2021 NFL Draft Scouting Report: EDGE Joseph Ossai

Photo: Brett Rojo-USA TODAY Sports


Born and raised in Lagos, Nigeria, Ossai is one of five children that grew up in a tight-knit family. Playing strictly soccer growing up, he mentioned that he routinely played the sport after school or in the local neighborhood. His journey to the United States was an unexpected one as his mother entered her name into a Visa lottery in order to travel to the country. A year later, the family found out that they were winners of eight permanent U.S. residency cards. Houston, Texas is where their American journey began (Dec. 2009). Ossai was introduced to the game of football in the seventh grade. Starting out as a receiver, he didn’t receive any playing time, but with the team needing replacements on the defensive line, Ossai jumped at the opportunity. Since that point, he’s stayed at the position.

While suiting up for the Longhorns, Ossai started in 24 of the 36 games that he participated in. Possessing a long frame that still has room to grow, he’s an edge rusher that’s still figuring out how to utilize his present tools. Because of his natural athleticism, he spent time seesawing back and forth between off-ball linebacker and defensive end. As a result, he was unable to find his comfort zone while experimenting with both positions. It wasn't until his final season at Texas where he settled in as a true edge rusher. Showing more comfort from the stand-up position, Ossai is an explosive mover and contains lots of enthusiasm throughout multiple parts of his game. A motor that stays flaming hot, he’s able to positively impact plays even if they’re not intended in his direction. As a natural playmaker, he has a knack for being a turnover creator that can get the offense the ball back at crucial moments in games. Having powerful hands, he’s a reactionary rusher that still has room to grow as an initiator with his pass rush moves. Still figuring out how to diagnose and attack run game concepts, he’s continued to improve with the more reps that he’s experienced at a single position. Ossai is raw in pass coverage when asked to drop to certain spots and it’s an area that proves to be one of his biggest deficiencies.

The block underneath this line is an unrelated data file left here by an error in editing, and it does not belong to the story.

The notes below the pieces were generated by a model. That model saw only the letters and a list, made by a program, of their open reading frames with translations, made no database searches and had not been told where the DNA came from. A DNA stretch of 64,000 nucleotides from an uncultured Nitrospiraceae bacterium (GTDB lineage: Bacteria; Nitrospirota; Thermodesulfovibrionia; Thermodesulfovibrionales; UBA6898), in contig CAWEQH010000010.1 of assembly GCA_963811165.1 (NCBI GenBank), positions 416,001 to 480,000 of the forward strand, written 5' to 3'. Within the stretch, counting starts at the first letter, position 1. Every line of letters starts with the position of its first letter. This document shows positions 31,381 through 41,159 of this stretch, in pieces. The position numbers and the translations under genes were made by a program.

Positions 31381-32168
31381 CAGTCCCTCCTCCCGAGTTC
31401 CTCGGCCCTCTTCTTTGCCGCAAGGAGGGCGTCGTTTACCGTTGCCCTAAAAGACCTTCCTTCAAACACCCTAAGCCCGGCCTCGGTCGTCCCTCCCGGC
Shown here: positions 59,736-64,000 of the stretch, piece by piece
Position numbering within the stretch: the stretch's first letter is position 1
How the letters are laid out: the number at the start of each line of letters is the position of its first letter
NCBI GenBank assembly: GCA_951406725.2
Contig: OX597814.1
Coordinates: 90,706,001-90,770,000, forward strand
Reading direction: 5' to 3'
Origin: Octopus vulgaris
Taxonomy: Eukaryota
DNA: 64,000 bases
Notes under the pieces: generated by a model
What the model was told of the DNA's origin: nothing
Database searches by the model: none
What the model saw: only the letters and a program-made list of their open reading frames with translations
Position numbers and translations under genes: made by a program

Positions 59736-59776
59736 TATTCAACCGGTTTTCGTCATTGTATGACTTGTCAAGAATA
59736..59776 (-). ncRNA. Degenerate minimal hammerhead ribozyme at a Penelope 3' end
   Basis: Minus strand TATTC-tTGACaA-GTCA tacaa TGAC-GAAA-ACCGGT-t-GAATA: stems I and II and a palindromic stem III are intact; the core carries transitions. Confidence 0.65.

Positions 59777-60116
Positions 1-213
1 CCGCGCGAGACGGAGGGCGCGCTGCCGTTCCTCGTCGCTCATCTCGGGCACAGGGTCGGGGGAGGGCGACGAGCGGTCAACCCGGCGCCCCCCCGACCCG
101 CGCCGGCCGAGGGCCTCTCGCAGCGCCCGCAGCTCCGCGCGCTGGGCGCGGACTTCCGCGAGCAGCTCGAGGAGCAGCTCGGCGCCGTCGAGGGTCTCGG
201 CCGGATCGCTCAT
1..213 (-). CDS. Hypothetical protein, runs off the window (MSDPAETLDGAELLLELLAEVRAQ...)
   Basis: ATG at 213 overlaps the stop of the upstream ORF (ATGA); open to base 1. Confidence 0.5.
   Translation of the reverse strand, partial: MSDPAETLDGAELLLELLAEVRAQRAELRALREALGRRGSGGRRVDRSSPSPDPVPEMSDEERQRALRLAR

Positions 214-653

Ideal Role: Ossai can align as a 3-4 outside linebacker that is used as a spot dropper in coverage. He’s also capable of putting his hand in the dirt as a 5-technique in a four-man defensive front.

Scheme Fit: 3-4 Outside Linebacker


Written by Jordan Reid

Games watched: Utah (Alamo Bowl, 2019), Texas Tech (2020), TCU (2020), Oklahoma (2020), Oklahoma State (2020), Baylor (2020), Iowa State (2020). 

Best Game Studied: Utah (Alamo Bowl, 2019), Oklahoma State (2020), TCU (2020), Oklahoma (2020)

Worst Game Studied: Iowa State (2020), Texas Tech (2020)

First-Step Explosiveness: Ossai comes fast out of the starting blocks as he’s experienced pre-snap stances as both a stand-up outside linebacker and with his hand on the ground. He shows to be much more comfortable when he can stand up and explode compared to coming from the ground and accelerating. Getting up the field quickly is an area that he’s shown to be capable of consistently executing.  

Flexibility: The former Longhorn edge rusher has the bend necessary as a pass rusher to not only gain ground on the upfield shoulder of blockers, but he has the ankle flexion in order to bend, dip, and corner to the passer. Lowering his center of gravity to get underneath the arms of blockers is a technique that he’s able to remain consistent with. 

Hand Counters: Ossai is keen in his pass rush approach. Possessing a variety of different moves, he’s more of a counter mover compared to initiating the first move to dictate what he will do next. He was highly impactful as a reactionary edge rusher that forced offensive tackles to have constant answers to the counter moves that he deployed. Ossai is a quick and efficient operator that can execute speed to power moves.

Length: Having a mature upper body that involves long arms, a compact torso, but slender legs, Ossai has the dimensions necessary to become a contributor early on, but needs to gain mass in his lower extremities. The lack of mass in his lower half shows up as a run defender, as he can struggle to hold down and maintain his ground when blockers attack his body head-on. Keeping his outside shoulder free was inconsistent and he often can become a gap shooter where his eagerness of wanting to make a high impact play can get the best of him.